Evolution by natural selection is not necessarily clear or intuitive. Evolution is not inherently obvious; it is a slow, complex process with many nuances. Whether stunted by a poor educational system or religious fundamentalists, it is a minor tragedy that one of the greatest scientific ideas in history remains the subject of dispute.
That is why books like Loxton's Evolution are important. This book is aimed at children and teens who want a solid understanding of evolution's fundamentals. Loxton has a lot of ground to cover, and he begins by noting that different fossils are found in different geological strata--a fact that suggested to early researchers that many now-extinct animals had once roamed the planet (and much longer ago than most people could imagine). Evolution goes on to touch on a wide variety of subjects related to evolution, from DNA to the alleged "living dinosaur" mokele-mbembe. Along the way, new concepts such as species and mutation are introduced, often in the form of posed questions. Charles Darwin's experiments are briefly described, including his research into avian inbreeding and the variations in beaks in isolated populations of Galapagos island finches. The elements of evolution are explained in terms that are neither dumbed-down nor too complex for its target audience.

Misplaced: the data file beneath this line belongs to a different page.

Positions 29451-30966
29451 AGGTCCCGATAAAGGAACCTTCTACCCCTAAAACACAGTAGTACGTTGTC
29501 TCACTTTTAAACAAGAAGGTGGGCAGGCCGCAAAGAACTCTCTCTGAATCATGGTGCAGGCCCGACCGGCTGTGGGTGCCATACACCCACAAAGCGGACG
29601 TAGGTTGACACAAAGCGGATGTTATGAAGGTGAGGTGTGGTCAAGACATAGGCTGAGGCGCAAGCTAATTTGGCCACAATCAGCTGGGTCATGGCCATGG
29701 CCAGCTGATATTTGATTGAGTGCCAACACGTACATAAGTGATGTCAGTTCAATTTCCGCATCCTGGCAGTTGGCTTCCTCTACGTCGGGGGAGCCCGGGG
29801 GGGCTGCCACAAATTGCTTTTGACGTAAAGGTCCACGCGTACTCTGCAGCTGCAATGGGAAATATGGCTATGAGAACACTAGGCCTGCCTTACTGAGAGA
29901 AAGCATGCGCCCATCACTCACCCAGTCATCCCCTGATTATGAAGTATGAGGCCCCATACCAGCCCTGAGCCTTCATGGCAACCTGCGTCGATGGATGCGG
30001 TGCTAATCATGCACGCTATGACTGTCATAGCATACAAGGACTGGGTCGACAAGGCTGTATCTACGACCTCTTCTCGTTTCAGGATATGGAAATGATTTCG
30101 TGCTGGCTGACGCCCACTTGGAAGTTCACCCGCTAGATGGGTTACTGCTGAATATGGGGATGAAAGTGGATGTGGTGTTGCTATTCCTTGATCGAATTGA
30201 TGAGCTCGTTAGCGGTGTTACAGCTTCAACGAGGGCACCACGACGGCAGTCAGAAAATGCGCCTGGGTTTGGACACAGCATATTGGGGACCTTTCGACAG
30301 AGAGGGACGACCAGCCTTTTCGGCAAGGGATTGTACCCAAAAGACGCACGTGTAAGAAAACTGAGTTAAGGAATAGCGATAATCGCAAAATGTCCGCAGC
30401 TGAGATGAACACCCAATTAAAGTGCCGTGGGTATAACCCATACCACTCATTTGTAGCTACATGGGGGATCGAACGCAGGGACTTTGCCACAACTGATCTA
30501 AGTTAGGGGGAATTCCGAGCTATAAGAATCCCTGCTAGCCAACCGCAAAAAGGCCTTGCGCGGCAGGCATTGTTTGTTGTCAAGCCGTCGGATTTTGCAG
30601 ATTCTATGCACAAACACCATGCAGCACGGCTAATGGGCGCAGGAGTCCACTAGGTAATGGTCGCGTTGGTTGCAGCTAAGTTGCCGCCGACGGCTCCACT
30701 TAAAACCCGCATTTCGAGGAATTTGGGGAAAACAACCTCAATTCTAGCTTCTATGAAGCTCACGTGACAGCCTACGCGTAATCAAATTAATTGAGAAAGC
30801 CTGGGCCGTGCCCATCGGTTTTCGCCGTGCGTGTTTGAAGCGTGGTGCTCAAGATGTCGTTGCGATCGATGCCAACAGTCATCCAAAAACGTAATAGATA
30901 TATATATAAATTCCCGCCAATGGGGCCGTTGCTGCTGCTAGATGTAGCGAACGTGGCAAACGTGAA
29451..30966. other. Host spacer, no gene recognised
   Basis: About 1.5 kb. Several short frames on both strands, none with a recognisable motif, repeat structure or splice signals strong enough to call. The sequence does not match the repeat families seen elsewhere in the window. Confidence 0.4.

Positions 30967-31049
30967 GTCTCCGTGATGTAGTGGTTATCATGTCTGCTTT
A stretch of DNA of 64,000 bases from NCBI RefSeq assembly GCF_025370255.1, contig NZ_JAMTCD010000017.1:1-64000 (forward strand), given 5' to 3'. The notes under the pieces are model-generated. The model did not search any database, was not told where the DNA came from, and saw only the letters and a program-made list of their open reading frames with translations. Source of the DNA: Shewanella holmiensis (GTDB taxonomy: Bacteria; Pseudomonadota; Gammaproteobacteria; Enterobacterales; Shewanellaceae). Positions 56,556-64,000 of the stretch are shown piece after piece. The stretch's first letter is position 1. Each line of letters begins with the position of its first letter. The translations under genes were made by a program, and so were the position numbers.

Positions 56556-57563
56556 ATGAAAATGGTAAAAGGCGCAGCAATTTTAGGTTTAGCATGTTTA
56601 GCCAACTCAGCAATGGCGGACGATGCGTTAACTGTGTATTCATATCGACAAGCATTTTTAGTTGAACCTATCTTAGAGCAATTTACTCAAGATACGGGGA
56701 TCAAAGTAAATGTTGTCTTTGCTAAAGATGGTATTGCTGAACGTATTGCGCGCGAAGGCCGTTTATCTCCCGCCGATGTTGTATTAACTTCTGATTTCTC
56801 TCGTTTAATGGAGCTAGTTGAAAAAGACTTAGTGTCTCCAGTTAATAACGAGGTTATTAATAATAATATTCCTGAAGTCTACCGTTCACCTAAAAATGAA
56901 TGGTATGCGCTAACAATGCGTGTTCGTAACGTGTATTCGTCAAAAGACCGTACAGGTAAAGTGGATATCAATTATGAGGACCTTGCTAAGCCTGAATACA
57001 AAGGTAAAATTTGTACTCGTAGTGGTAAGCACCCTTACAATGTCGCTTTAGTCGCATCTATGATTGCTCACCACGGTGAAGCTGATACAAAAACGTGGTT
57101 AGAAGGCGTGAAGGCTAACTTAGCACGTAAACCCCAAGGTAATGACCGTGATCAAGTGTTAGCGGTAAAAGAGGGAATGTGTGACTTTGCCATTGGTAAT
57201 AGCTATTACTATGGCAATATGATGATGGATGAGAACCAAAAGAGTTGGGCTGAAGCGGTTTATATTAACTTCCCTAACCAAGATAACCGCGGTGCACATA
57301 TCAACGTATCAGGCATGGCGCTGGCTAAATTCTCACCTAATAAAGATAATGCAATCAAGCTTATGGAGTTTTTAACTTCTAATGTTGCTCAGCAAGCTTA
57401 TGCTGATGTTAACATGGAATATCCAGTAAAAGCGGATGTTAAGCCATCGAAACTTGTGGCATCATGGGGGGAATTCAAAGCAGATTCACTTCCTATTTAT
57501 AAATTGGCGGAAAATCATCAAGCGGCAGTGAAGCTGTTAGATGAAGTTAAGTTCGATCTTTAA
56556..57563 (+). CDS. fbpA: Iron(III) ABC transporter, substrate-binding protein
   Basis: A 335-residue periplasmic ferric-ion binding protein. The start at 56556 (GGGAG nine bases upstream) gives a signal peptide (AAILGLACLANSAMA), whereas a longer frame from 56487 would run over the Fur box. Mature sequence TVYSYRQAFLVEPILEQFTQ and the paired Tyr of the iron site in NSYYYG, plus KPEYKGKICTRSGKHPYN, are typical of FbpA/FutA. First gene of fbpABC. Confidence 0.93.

Loxton, editor of Junior Skeptic, also shows off his considerable illustration skills. The book is clearly written for children, and eye-catching graphics are of course a necessity. Every page has one or more enticing, full-color images illustrating everything from dinosaurs to the bird-dinosaur Archaeopteryx to cute, flirty little zebra-like things called Zooks. This helps reinforce the important concept that evolution is not a stale, dry theory dusted off from irrelevant history or science books but instead a real, active process occurring all around us at this very moment. It's rare to find such an accessible, dynamic treatment of the subject of evolution.
Evolution also wisely anticipates and addresses some of the most common anti-evolution fallacies (such as that the eye is too complex to have evolved naturally). This feature alone makes the book better than other simplified descriptions of evolution because it inoculates readers against bogus creationist arguments they may hear but would be otherwise unable to answer. I hope that 150 years from now books on evolution, such as those by Richard Dawkins and Loxton, will be considered obsolete, a redundant parroting of basic facts that every schoolchild knows. Until then, the world is sorely in need of high-quality, accessible science and skeptical books for teens and children, and Loxton's book is an excellent and long-overdue introduction to evolution.